In fact, I think that there are some positive signs for shareholders in the actions of some of our leading company directors who are showing a willingness to embrace the spirit of our reforms.

Mr David Crawford, one of our most respected directors, recently told the Australian Institute of Company Directors that it was fair for the community to be concerned about executive remuneration because it had increased significantly as a business cost.

But importantly, Mr Crawford also made the observation that:

"...boards are going to have to communicate much earlier than the issuing of the notice of meeting."

I welcome Mr Crawford's comments which reflect an understanding of the Government's policy intention; that these reforms improve the level and culture of board engagement with shareholders.

A company's approach to executive remuneration and shareholder communication helps define the perceptions of how they operate as a company and the culture that they foster.

Communicating with shareholders on remuneration and beyond, should be seen as an important part of a board's activities because of its inherent impact on company value.

Reforming the AGM

Traditionally, one of the key vehicles for shareholder engagement has been the company Annual General Meeting. While it may be true to say that the introduction of the 'two-strikes' test has led to some renewed interest in the AGM, there are still many who raise questions about the effectiveness of the AGM as a means of encouraging shareholder engagement.

I think there is a strong case for us to review whether the AGM, in its current form, continues to best serve the interests of companies, their shareholders and other market participants.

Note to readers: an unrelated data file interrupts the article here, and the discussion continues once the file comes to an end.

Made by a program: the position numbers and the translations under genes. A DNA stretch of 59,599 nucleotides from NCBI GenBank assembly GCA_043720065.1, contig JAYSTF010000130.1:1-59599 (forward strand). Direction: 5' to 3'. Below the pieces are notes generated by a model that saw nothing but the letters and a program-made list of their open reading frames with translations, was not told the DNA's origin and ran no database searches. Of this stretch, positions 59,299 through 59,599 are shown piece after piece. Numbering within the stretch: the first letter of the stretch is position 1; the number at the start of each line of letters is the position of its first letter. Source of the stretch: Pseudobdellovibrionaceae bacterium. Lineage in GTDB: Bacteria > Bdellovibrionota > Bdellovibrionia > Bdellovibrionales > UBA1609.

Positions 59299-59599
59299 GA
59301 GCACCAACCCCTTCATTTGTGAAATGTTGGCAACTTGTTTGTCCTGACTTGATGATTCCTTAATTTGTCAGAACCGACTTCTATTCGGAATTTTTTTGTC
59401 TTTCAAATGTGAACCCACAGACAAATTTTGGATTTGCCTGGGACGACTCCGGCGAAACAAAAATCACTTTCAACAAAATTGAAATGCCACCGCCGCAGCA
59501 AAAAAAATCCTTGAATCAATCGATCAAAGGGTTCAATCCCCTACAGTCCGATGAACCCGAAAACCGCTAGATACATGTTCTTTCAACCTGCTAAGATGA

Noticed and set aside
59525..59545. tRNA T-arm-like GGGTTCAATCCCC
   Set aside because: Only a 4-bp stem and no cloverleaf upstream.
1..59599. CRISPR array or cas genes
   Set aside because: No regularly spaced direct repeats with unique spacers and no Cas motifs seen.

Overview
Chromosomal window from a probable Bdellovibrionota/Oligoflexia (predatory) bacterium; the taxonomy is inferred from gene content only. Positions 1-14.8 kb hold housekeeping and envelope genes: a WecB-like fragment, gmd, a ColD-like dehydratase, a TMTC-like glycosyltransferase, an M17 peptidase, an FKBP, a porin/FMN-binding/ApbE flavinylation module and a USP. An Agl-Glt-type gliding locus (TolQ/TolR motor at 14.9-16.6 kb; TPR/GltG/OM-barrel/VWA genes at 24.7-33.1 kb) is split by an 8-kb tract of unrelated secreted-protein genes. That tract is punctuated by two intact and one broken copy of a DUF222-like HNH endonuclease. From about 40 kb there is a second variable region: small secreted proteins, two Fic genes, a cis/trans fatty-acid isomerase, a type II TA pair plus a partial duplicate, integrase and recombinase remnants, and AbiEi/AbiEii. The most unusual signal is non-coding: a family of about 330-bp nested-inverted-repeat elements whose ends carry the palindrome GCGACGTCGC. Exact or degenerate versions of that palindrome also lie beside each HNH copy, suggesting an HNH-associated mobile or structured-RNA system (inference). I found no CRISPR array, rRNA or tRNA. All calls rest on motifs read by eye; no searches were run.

There may be opportunities for us to learn from some of the approaches and experiences of other jurisdictions around the globe, particularly as an increasing number of companies are listing on more than one exchange.

I think there is some scope for a consideration of how technology might be better employed to support the effectiveness and maintain the relevance of the AGM. Such a consideration will include a discussion of the use of webcasting, online engagement and electronic voting.

There are currently no legislative impediments to the use of electronic voting and indeed some of the larger listed companies have already adopted it.

I would like to congratulate the CSA for their advocacy among companies and for the guidance they have published. I have no doubt that the take up of electronic voting will continue as technology further develops and companies progressively amend their constitutions to allow this form of voting at their AGMs.

There are also predictions of companies voluntarily moving towards annual board elections, something that is currently mandated for companies listed in the United Kingdom. I welcome these discussions because they show that directors are increasingly willing to subject their performance to the regular scrutiny of shareholders. This would provide an additional layer of transparency and accountability and would demonstrate a strong desire to genuinely engage with shareholders.

Another proposition that was highlighted by the CSA in 2008 was the possibility of separating the deliberative and voting components of the AGM.

This is an interesting notion and acknowledges that under the current AGM model a large proportion of votes are cast before shareholders are given the opportunity to participate in the deliberative processes of the AGM.